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5 destructive habits that ruin weight-loss progress

5 destructive habits that ruin weight-loss progress. Red wine pouring into a wine glass
Updated: December 5, 2020
Posted In: Best Of The Web

The first lifestyle modifications that most people make when they decide to lose weight are starting a fitness routine, going on a diet, and eating smaller portion sizes. While these lifestyle changes are positive, they’ll only go so far until overall health and wellness become your main focal points on the journey to weight loss. Chances are, if you’ve become overweight or obese, you’ve picked up some unhealthy habits along the way that will be destructive to your progress unless you stop doing them.

Here are 5 old habits you might still be practicing that will either halt, or slow down your weight-loss progress.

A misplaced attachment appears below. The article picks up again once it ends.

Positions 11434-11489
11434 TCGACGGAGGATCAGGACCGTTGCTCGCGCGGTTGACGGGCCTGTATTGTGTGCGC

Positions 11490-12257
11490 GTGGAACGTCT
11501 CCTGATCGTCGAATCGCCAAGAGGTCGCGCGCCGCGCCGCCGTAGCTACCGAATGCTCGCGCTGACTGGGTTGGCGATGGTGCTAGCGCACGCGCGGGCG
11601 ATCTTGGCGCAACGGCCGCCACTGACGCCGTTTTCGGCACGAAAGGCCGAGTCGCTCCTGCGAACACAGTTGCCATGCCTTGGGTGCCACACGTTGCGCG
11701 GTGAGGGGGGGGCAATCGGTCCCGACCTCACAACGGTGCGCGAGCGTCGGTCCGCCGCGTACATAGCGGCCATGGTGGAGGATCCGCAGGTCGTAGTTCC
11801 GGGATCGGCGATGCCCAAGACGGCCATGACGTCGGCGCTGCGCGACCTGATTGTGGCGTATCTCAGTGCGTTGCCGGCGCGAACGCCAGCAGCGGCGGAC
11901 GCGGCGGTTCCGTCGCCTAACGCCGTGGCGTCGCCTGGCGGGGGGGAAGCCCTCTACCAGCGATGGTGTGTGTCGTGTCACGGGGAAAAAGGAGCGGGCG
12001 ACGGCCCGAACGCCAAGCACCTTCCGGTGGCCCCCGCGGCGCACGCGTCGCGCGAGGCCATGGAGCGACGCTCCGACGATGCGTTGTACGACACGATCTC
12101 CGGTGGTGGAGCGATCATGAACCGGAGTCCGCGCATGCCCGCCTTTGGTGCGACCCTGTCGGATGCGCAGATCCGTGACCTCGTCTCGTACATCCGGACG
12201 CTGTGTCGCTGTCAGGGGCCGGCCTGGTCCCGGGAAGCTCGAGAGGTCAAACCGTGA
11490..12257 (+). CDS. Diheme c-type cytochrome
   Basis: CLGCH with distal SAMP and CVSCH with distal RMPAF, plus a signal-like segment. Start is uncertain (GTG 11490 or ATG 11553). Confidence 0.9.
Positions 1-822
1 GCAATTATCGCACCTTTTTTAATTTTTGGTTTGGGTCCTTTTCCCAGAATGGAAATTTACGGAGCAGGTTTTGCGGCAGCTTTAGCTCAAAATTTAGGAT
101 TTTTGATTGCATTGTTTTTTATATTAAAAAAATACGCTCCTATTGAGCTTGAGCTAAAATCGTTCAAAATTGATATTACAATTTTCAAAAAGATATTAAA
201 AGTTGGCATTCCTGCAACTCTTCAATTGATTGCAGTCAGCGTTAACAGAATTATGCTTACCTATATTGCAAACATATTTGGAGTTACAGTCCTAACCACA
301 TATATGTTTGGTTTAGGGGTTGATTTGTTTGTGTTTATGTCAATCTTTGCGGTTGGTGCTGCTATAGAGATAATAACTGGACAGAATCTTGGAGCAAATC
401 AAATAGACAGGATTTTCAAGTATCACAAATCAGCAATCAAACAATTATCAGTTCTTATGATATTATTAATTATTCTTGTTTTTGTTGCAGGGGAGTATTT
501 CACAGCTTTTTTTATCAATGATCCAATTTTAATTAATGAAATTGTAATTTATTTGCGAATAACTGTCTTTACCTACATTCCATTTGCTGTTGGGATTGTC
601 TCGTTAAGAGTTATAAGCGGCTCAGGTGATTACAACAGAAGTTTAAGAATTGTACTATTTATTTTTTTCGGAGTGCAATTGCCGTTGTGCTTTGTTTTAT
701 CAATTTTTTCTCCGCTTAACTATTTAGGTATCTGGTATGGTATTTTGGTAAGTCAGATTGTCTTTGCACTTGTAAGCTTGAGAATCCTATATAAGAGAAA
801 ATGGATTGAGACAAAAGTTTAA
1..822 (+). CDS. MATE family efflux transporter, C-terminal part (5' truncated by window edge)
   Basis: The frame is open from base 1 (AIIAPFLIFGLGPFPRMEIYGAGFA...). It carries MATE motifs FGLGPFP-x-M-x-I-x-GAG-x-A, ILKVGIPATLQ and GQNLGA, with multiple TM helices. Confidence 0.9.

1. You’re still drinking a bit too much alcohol

According to the CDC, 24 percent of all women between the ages of 18 and 34 binge drink on a regular basis. Another study published in the American Journal of Clinical Nutrition found that alcohol consumption is the number one reason for overeating versus losing sleep or watching television. All types of alcohol, including spirits, wine, and beer not only contain an excessive amount of calories, but can alter your body’s ghrelin.

Ghrelin is the hunger hormone that triggers cravings for junk food, so when ghrelin becomes imbalanced, you’re more likely to stray from your diet. Keep alcohol consumption to a minimum, or better yet, cut it out of your life completely while you’re trying to lose weight.

2. You’re still not getting enough sleep

Lack of sleep will also alter your hunger hormones in the same manner as alcohol consumption. When your body is tired and deprived of sleep, you’ll be inclined to make less healthy food choices. Plus, if you feel too exhausted to cook, you might end up resorting to the fast-food drive-thru. When you start getting an adequate amount of sleep, you’ll notice that your cravings for junk food will dissipate. Aim for between seven and eight hours of sleep per night to keep your hormones in check.




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